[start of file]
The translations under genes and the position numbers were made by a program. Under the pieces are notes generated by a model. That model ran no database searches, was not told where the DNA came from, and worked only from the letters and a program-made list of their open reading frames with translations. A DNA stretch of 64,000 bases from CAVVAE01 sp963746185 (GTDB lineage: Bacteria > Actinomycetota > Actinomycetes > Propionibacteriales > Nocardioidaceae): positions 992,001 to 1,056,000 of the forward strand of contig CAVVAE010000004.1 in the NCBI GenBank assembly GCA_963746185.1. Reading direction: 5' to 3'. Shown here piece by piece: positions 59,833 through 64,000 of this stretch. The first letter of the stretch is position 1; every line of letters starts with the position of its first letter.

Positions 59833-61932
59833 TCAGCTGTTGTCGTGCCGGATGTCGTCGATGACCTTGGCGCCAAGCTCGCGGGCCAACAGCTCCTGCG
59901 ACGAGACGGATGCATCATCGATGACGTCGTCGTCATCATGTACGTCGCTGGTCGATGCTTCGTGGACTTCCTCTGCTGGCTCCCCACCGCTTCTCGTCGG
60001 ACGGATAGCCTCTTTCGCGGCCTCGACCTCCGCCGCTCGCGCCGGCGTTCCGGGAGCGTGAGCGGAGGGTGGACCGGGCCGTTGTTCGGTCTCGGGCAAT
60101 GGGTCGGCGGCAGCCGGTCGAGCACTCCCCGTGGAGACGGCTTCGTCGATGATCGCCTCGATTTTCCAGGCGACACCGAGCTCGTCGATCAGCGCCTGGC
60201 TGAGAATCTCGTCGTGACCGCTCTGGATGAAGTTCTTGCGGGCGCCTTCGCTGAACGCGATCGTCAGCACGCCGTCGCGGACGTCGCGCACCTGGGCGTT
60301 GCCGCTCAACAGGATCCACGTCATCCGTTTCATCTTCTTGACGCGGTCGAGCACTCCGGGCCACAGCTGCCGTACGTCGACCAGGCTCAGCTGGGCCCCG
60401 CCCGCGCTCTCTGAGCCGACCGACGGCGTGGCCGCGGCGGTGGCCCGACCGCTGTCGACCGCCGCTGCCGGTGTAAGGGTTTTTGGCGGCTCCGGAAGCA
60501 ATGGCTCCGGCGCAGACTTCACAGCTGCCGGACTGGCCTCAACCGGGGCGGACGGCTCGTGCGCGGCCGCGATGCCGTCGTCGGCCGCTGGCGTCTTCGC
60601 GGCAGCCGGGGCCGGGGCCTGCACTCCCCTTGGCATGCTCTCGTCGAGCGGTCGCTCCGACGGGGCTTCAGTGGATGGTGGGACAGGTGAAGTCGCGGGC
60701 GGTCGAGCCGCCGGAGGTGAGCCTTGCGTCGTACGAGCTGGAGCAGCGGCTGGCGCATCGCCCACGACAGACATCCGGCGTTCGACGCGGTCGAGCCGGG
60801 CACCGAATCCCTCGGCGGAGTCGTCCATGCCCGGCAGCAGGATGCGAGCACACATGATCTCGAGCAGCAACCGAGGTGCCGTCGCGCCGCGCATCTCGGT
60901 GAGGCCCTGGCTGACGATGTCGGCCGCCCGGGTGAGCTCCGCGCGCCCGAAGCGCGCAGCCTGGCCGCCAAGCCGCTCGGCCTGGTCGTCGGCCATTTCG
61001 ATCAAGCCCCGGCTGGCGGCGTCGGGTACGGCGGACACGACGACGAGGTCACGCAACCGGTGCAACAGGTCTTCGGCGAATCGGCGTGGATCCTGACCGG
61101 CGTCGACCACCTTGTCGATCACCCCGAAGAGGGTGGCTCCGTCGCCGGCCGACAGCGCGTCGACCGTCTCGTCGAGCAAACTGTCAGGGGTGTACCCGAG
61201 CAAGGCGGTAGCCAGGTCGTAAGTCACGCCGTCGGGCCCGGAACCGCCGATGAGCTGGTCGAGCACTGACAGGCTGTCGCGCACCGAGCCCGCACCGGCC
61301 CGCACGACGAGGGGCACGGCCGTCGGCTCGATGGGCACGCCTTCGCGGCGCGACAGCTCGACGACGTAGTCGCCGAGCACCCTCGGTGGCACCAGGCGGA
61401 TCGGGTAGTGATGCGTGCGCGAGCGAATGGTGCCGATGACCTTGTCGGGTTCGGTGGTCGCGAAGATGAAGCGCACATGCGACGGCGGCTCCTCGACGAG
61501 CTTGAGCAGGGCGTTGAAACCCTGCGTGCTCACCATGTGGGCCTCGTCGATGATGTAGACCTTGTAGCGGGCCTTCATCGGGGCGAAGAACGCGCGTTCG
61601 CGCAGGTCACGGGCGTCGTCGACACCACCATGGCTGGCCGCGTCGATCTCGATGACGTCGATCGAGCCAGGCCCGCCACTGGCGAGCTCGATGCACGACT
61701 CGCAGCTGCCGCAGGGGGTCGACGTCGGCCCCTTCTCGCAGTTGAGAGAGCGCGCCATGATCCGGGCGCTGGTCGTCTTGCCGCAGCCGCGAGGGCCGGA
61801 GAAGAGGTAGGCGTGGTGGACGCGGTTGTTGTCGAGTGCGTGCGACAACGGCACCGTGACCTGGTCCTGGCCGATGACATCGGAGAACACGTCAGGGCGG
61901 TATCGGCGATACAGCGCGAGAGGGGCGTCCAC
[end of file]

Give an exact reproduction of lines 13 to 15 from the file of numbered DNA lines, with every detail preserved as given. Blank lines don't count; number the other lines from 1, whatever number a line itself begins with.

60801 CACCGAATCCCTCGGCGGAGTCGTCCATGCCCGGCAGCAGGATGCGAGCACACATGATCTCGAGCAGCAACCGAGGTGCCGTCGCGCCGCGCATCTCGGT
60901 GAGGCCCTGGCTGACGATGTCGGCCGCCCGGGTGAGCTCCGCGCGCCCGAAGCGCGCAGCCTGGCCGCCAAGCCGCTCGGCCTGGTCGTCGGCCATTTCG
61001 ATCAAGCCCCGGCTGGCGGCGTCGGGTACGGCGGACACGACGACGAGGTCACGCAACCGGTGCAACAGGTCTTCGGCGAATCGGCGTGGATCCTGACCGG